Market Unknowns Could Awaken Bears

July 8, 2016 12:00 PM

The markets are on the move. While corn and soybean prices were up on Friday,  Pro Farmer's Chip Flory and Brian Grete say there are five reasons, including weather, the grains have been so bearish recently. “This is really the result of a perfect storm,” Grete says.

1. Weather. Undoubtedly weather is top of mind for farmers and traders alike as corn enters, and continues in some areas, pollination. The forecast looks relatively favorable, according to Flory. “The dry areas, for the most part, got rain over the weekend,” Grete adds. On the soybean front, it’s a little too early to blame weather for the downward dive.

2. Fund Exiting. According to Grete, the funds were heavily long in corn and soybeans and are getting out of the market. “The funds that were heavily long are in full liquidation mode,” he says. “[They are] running for the exits as fast as they can.” Soybeans led the rally up, but corn is leading the market down. “The funds are fairly friendly for soybeans right now,” he says.

3. Time of Year. Flory says it’s common for there to be market uncertainty at this time of year while there’s little known about potential yield.  “We don’t have enough clarity on the August forecast yet,” Grete agrees. “Now is the go-time for the corn crop: It’s pollinating or starting to pollinate. August is when the focus turns to weather for soybeans.”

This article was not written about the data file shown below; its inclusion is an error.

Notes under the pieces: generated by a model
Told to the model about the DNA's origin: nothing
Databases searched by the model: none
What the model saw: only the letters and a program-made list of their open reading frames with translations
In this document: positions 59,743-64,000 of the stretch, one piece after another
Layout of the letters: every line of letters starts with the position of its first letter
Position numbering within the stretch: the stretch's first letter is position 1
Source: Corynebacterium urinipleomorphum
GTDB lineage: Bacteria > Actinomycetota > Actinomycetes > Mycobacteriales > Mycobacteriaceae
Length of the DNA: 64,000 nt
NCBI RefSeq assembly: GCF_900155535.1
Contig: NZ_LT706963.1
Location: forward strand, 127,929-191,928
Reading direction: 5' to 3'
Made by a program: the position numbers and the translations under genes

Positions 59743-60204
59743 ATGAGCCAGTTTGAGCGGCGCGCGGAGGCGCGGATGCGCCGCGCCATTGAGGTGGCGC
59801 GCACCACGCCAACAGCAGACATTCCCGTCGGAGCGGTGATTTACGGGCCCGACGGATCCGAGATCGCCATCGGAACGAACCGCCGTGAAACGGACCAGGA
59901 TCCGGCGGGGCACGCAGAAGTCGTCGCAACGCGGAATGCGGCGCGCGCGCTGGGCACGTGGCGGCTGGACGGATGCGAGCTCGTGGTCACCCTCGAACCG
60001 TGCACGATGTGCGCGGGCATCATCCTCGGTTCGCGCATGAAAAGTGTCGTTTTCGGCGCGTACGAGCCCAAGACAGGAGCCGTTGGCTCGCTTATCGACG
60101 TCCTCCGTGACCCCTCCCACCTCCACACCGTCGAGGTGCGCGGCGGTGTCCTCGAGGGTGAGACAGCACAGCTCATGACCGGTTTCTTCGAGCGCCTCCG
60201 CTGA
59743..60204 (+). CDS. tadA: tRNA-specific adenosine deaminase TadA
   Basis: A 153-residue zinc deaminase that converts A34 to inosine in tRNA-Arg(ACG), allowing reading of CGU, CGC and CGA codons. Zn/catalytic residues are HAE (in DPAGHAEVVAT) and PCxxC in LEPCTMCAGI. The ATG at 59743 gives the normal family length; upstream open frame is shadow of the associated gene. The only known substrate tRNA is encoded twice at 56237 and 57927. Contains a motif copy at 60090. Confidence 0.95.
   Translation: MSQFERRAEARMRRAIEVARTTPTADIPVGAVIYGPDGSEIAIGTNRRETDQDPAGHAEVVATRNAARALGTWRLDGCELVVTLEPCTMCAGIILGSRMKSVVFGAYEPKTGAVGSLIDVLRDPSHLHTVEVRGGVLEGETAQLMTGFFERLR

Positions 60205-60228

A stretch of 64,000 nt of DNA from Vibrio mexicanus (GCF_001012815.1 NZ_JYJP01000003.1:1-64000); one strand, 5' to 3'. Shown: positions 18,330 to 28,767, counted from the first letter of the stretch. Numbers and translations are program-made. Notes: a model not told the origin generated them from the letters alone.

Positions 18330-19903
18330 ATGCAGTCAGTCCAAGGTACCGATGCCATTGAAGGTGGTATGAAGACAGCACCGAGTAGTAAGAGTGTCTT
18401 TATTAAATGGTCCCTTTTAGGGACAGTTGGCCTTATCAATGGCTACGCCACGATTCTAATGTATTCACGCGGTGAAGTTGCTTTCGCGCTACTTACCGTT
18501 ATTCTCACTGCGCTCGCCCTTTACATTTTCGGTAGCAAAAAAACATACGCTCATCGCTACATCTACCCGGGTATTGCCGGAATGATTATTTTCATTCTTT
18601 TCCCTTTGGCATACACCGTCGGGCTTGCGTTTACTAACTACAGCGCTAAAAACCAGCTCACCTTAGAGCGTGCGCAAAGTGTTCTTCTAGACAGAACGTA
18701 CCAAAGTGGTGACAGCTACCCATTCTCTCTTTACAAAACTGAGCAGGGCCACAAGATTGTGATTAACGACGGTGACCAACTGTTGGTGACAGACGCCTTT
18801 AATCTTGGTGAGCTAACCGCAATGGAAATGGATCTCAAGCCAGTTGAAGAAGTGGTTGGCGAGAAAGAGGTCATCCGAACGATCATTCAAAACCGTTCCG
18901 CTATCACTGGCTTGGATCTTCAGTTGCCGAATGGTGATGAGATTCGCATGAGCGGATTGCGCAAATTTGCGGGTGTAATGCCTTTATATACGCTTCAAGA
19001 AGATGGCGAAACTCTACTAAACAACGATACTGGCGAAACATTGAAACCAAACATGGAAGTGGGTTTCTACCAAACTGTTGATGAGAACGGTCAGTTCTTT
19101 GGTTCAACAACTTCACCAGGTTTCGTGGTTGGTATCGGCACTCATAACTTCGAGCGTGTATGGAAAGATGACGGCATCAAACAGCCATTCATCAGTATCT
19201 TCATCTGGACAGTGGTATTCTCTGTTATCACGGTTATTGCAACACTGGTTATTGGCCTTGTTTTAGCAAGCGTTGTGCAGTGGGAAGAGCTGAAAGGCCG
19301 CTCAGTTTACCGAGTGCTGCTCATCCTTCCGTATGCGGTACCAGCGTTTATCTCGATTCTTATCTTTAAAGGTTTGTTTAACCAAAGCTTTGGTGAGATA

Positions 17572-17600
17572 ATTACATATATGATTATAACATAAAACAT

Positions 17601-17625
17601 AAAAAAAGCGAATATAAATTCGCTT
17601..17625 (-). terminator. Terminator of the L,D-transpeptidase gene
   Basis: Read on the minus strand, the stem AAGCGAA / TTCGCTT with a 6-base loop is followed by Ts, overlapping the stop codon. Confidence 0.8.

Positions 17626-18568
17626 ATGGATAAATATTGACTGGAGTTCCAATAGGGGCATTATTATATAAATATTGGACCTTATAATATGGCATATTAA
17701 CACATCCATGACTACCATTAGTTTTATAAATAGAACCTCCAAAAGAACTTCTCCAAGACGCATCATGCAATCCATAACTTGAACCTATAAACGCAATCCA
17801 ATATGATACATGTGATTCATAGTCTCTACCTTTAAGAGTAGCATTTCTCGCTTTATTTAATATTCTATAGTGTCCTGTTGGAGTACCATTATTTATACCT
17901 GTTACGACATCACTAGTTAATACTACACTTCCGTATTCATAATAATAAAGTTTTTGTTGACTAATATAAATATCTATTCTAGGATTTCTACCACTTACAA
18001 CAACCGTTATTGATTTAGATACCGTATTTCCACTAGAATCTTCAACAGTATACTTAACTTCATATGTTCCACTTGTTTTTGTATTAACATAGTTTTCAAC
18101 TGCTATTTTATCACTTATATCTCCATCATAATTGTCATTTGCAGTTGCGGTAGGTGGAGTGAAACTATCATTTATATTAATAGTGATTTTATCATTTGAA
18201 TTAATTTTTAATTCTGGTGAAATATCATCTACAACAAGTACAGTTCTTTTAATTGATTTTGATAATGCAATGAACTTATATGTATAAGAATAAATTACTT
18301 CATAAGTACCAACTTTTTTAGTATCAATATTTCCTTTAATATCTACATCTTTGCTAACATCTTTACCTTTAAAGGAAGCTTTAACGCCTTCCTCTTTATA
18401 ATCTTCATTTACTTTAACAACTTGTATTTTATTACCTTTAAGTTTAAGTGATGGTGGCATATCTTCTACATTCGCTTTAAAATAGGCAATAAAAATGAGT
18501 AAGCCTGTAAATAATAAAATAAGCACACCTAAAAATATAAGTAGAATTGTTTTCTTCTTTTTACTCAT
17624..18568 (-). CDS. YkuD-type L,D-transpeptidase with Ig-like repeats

4. Crop Conditions. For the most part, crop conditions are relatively strong compared to a year ago. “Traders are convinced it’s a big crop,” Grete says. A big crop, combined with huge estimated carryout, is bearish news for the markets.  

5. Global Uncertainty. “There’s still quite a bit of global uncertainty,” Grete says. While many analysts thought the Brexit vote only might affect markets for a short time, Grete says it is on the list of bearish factors impacting the market, thanks to the unexpected decision by  Britain to leave the European Union.

How Can We Stop The Bleeding?

“We need something bullish to happen,” Flory says. “It’s probably external, but maybe weather.” Grete adds that while the forecasts look favorable, they do include heat. “If the rains don’t come, maybe we stop the funds from exiting, and they return to their long position,” he says.

The bottom line, according to Flory: “We’ve got to keep our eye on the weather yet, but there’s a lot of moving parts out there," he says.

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